Written by: Cindy Aldridge
Photo Credit: Pexels
Deciding on your first pet may feel like a quick and easy decision, but some prudent research and careful consideration will go a long way in making sure you don’t have buyer’s remorse. Planning for a pet should be akin to planning for a child. In other words, you’re not making an emotional decision that you can easily give up; you’re making a loving commitment. Before you make any hard, fast decisions give this advice from Regarding Animals some thought.
Can I provide an ideal home?
As much as you might feel you’re able to provide a perfect home for any pet, that’s not always the case. For example, if you’re in love with a German Shepherd and you live in an apartment, you’re going to end up with one unhappy animal. German Shepherds are one of many popular breeds that need room to run. Does your home have a backyard for a pet that needs to roam, and are you willing to pay for a fence to keep them safe? Installing a fence isn’t even as simple as just hiring the work, since you need to complete a property survey first and then shop around for a good contractor, get bids and decide who’s best for the job.
And it’s not just bricks and mortar that make the home a good place for your pet. Some dogs will require a large bed, a crate, and a stroller; other pets might need a cage, an aquarium with lighting, and so on. Think about all of the extras that you’ll need to purchase to really give your pet the proper home.
Will all my family be okay with this pet?
Nothing ruins the joy of bringing home a pet only to have one of your children break out in hives after a few pets. Whatever companion you select, ensure nobody in your household is allergic. According to the Asthma and Allergy Foundation, three out of 10 people who have allergies will react to a dog or a cat, and cat allergies are twice as common as dog allergies.
You can try to cut down on the number of allergens in your home by changing your air filter on a regular basis — experts at ReddiHVAC suggest pet owners swap in a new filter every 60 days or so.
How will you get your pet acclimated to your home?
You can’t just bring a pet home one night, and go off to work the next morning and expect them to settle themselves in. As Animal Friends notes, changing homes is difficult for pets and they’ll need to be eased into the transition. Consider these tips:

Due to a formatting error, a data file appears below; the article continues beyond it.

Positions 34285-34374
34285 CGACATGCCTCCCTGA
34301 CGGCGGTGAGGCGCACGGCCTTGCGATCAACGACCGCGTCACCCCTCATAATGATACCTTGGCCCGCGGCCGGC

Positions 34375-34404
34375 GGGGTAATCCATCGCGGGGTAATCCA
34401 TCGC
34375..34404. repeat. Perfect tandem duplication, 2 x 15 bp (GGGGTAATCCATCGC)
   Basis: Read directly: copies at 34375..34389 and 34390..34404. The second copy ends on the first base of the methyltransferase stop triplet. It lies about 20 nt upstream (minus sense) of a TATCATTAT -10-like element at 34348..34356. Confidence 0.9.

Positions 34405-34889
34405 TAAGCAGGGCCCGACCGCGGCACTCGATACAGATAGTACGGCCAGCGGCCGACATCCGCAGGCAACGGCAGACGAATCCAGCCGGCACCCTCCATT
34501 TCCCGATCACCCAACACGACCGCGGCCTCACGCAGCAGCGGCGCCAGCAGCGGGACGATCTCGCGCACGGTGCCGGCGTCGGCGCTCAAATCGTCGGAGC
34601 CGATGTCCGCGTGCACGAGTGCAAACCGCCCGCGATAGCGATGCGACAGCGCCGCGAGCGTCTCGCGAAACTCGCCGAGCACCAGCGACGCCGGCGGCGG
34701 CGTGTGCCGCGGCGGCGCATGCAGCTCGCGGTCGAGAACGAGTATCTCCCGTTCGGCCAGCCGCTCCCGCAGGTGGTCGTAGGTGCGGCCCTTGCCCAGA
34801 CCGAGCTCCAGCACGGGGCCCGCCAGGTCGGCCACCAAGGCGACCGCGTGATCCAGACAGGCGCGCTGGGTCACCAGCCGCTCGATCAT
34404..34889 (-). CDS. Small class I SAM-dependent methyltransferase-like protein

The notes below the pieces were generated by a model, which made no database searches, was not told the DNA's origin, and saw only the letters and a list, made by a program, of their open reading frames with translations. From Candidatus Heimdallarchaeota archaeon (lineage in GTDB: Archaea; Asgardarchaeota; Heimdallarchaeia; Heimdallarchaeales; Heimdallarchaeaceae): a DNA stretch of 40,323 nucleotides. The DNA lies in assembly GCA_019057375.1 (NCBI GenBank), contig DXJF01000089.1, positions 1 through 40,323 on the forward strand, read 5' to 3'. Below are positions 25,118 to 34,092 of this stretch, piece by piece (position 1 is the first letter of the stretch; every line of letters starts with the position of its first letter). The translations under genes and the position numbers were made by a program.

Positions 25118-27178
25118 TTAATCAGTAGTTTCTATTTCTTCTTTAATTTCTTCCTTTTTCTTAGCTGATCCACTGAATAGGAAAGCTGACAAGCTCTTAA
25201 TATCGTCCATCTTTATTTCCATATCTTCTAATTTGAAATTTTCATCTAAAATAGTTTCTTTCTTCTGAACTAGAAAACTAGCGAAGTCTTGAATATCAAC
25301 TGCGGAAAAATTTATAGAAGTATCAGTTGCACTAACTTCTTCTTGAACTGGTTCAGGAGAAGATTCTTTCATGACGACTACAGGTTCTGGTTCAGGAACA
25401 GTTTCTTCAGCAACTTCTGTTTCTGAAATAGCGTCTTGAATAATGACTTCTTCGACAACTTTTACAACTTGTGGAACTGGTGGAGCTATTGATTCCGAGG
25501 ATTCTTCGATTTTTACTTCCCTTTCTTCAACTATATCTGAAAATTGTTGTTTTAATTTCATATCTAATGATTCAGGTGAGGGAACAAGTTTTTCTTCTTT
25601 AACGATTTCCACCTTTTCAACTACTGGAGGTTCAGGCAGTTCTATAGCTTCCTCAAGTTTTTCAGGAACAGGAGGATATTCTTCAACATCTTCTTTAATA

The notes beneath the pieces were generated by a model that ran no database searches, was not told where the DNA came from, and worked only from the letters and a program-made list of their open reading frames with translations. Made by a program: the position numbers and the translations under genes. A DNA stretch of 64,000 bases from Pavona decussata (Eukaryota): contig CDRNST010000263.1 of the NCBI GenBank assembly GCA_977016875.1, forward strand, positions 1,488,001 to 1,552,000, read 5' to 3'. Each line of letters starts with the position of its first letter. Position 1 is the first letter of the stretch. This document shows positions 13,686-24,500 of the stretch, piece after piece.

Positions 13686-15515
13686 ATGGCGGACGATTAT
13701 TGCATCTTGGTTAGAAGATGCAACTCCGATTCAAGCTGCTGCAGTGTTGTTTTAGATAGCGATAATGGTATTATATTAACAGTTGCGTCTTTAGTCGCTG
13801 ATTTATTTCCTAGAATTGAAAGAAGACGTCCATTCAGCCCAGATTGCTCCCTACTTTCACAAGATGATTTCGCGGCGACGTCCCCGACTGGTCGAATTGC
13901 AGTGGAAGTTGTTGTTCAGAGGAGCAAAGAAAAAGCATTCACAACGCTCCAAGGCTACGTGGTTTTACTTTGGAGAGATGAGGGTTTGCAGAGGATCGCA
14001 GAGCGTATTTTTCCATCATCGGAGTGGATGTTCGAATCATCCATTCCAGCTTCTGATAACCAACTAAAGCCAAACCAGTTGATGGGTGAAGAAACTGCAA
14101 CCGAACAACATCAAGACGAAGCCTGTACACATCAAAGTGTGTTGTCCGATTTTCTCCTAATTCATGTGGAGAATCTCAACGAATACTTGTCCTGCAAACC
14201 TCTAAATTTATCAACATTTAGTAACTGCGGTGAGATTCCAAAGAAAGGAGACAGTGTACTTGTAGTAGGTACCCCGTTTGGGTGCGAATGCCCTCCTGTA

Take time off work to establish a routine with your new animal.
Stick to a schedule for eating, exercising, bonding, and bed.
During the first few weeks, if you need to step away from the house for an extended length of time, hire someone to pet sit while you’re gone. That way, your new friend won’t spend too much time alone.
If you’re adopting a pet, be sure to bring something that they already own, such as a blanket or a favorite toy.
Give them plenty of attention.
How will you develop that special bond?
Once you get your new pet home, you’ll want to set aside quality time together where you can establish a great bond. Those first few weeks where you serve as their caregiver can make for a super-strong bond if you take some important steps.
Set aside several spaces of time each day where you share personal one on one time together.
Pet your animal.
Groom your new pet. Make sure you have the right equipment for the job.
Consider hand feeding.
Also, be quick to praise good choices.
Choosing and bringing home your first pet is a wonderful lifetime experience. But it can just as easily become a nightmare if you don’t properly prepare. Use these tips and make sure you’re ready to adopt just the right animal that you can love for a lifetime.
Looking to build trust with your pet and improve their behavior? For Trust Technique and Reiki services, book a consultation or session with Regarding Animals.
Start learning the Trust Technique for FREE ---> Messages of Trust
<About the Author>
Cindy Aldridge is the creator of ourdogfriends.org, a website advocating for the love and ownership of dogs. She believes that dogs truly are our best friends and wants to see fewer dogs in shelters and more in loving homes.